Layers of language: An interview with “Tribes” playwright Nina Raine
Tribes, written by Nina Raine, debuted in 2010 at the Royal Court Theatre in London, and recently opened in New York.
Examining the experience of a deaf member of a hearing family, the play is now showing at the Barrow Street Theater through January 6th.
The Eye sat down with Raine to discuss the play, her influences, and the play’s exploration of what constitutes modern-day tribes.
How did you get to understand the deaf community in order to realistically portray it in the play?
I watched a documentary, and that gave me the idea of watching the play. It was a documentary about a deaf couple, and then I was friends with a writer who was going deaf. Genetically inherited condition. And then through her, she helped me when there were parties and things. I met deaf people though a person that was going deaf.
And also, I kind of said, “I’m writing this thing, and I want to talk to people about it.”
And so I talked to loads of people, and what was interesting was that there was such a variety of deafness. So I talked to one guy who has always been deaf– he had no speech, so he had to do it with an interpreter. And then I spoke to a guy who had gone deaf later in life. I went to a deaf school, so I met deaf kids. I talked to the parents of some of the deaf children that were at the school. Combinations of deafness, and everyone is completely different.
How did you take this community of deafness and make it applicable to the general theme of communities that people form?
I was thinking, deafness is just one example of a kind of community, and there are loads of others. When you start looking, you see how they all share the way that deaf people talk about other deaf people– It’s the same as how some Jewish people talk about other Jewish people. About how observant you are. And it’s like intellectuals talking about other intellectuals. Any kind of group, they all share certain qualities.
And then it boils down to the family– It’s like the smallest niche you can get. That’s what the play boils down to for me, the family, a tiny little kingdom with its internal rules and hierarchies and weirdnesses that are unquestioned. And how it difficult it is when you meet someone that you fall in love with, how do you introduce that person into the group that already exists, the family.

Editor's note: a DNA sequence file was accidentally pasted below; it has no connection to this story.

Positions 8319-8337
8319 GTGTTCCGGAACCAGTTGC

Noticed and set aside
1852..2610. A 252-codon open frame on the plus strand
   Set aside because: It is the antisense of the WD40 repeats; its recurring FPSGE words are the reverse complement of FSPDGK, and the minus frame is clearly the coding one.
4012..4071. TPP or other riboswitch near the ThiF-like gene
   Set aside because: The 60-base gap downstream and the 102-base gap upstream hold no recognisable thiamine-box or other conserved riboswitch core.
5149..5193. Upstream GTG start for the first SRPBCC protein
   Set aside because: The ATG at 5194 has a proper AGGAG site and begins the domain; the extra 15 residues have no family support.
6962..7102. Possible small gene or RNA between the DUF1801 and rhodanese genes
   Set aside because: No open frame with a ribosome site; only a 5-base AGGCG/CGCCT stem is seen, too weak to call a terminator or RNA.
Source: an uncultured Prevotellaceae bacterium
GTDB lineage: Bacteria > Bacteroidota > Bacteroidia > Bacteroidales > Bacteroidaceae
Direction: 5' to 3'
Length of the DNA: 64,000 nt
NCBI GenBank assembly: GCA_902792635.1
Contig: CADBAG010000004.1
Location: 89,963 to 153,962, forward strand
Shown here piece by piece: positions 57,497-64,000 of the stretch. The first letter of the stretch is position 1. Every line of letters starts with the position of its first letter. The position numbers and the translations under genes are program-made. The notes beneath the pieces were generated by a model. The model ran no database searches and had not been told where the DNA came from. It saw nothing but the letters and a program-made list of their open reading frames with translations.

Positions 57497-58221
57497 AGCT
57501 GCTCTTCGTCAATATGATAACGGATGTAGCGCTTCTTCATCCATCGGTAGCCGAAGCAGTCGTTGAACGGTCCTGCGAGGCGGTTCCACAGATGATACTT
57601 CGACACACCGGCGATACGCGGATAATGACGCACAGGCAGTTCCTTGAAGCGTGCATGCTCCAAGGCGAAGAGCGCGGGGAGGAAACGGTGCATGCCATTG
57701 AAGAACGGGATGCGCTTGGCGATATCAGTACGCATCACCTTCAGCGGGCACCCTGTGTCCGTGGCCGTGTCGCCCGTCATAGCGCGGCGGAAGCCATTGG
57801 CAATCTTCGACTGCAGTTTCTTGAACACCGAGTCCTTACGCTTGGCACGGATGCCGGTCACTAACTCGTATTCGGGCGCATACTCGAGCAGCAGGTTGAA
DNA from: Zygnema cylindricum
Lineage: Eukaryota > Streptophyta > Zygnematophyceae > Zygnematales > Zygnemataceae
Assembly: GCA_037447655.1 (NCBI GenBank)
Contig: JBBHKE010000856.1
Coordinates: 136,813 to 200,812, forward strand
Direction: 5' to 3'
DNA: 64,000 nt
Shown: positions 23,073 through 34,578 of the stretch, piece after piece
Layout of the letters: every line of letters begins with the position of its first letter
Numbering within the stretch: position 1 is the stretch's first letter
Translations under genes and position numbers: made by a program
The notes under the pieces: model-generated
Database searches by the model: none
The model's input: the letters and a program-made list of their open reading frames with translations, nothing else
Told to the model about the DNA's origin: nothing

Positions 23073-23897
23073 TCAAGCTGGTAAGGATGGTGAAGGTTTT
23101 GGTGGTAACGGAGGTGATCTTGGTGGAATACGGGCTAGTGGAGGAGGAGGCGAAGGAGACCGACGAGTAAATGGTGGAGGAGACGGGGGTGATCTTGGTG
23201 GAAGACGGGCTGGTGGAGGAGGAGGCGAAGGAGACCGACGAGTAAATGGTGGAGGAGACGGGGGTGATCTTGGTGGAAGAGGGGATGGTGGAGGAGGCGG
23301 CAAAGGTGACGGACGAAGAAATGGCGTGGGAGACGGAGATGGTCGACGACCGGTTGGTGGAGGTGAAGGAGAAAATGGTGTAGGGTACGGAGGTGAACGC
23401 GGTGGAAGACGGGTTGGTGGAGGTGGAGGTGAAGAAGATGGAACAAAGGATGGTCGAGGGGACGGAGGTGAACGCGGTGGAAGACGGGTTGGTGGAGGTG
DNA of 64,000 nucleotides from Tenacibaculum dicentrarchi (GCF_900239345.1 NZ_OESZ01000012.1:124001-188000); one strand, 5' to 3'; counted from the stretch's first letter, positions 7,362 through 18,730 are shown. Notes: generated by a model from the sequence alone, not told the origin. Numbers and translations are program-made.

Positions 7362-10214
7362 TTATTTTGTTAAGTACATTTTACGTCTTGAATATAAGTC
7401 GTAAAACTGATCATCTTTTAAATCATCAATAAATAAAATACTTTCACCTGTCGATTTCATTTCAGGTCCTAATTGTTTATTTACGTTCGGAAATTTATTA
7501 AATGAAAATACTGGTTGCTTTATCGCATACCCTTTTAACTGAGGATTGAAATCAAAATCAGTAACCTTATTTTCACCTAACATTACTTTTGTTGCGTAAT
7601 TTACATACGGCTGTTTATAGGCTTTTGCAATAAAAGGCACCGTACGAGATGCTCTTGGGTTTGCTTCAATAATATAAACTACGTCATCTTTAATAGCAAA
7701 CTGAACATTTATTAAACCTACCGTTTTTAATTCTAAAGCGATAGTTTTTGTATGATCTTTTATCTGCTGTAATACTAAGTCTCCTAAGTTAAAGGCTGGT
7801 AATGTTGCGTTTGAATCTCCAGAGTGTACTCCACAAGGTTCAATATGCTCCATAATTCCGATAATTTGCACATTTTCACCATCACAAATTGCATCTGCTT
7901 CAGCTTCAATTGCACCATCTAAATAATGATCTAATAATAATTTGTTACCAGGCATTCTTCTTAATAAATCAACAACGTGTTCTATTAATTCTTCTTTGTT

Was the play in the round your choice when the play is performed in New York?
No, I was actually quite anxious about that choice of the director’s. Because when I arranged it, I had these surtitles (subtitles), and I worried about it being in the round. Although I love the idea of in the round– it’s always intimate, and it completely calls the audience in– I worried about how the surtitles were going to manage. And they had a lot of ingenious ways of making them visible, like projecting them on the side of the bed.
What were you trying to get at by including the themes of language and communication in the play?
How many ways there are of communicating and not communicating. You can communicate through sign language, and what happens when someone’s words are not the same as your words. Just because we have a word for it doesn’t mean that we agree on the feeling that is behind that word. How words are an attempt. And I suppose that is where the music comes in, and music has no words.
With opera, half the time you don’t know what they’re saying, but we feel Oh, this is sad. And I’m interested in how come you and me can listen to the same piece of music and actually agree on what is sad and what is happy. We’ll agree in a way that we won’t agree about a word. All the levels and layers of language.
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